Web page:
Changes in Beliefs Regarding Good Teachers and the Characteristics of Child Development of Primary Education Students
In a longitudinal study, we determine the beliefs of primary education students regarding the factors of academic achievement, good teachers, and the developmental characteristics of children, and we present which experiences mostly shape these beliefs. The same group of students (N = 59) completed the same questionnaire at the beginning of their first year and then at the end of their postgraduate studies. At both measurements, the students stated that the pupils themselves are the most responsible for their academic achievement (approximately 33%). At the beginning of the study, the students mostly showed idealised beliefs regarding what makes a good teacher, such as he/she is self-controlled and calm in all situations; he/she likes all children equally, etc. At the end, the results showed a reshaping of most idealised beliefs about what makes good teachers towards more realistic ones. Regarding the developmental characteristics of children, at the beginning and at the end of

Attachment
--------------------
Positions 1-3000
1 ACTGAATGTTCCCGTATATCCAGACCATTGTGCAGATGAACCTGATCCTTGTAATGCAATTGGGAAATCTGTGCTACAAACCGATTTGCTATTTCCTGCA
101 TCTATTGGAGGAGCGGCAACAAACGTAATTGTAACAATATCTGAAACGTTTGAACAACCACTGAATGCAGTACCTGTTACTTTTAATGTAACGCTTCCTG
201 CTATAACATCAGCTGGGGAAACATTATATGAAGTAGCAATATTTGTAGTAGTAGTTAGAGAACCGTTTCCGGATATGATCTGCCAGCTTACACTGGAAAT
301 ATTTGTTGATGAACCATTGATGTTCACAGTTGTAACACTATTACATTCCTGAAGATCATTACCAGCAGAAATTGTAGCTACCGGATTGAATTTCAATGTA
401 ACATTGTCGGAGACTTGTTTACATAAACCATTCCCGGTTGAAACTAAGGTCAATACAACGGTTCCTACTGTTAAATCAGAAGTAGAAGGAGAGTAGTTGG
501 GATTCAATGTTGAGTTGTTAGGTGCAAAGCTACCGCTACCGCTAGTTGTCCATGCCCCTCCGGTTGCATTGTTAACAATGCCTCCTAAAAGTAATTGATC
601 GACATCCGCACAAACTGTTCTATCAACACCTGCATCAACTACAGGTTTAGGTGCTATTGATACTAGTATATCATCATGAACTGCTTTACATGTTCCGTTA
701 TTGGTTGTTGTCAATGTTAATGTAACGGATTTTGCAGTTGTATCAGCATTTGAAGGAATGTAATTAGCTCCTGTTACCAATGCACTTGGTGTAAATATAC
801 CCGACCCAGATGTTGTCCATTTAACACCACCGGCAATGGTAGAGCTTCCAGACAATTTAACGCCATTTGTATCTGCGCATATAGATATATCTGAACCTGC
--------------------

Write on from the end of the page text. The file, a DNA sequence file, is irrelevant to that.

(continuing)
their studies the students had similar beliefs that heredity and environment contribute to an individual’s development. At the end of their studies, the students are significantly less convinced that experience from an early age decisively influences their further development, that there are no major differences in cognitive abilities of pupils of the same class, that
a child who knows a lot of information is clever, and that school is not a place for the expression of emotions. According to the students, direct experiences in the classroom have the most significant influence on the beliefs among all the factors that we have examined in the study.
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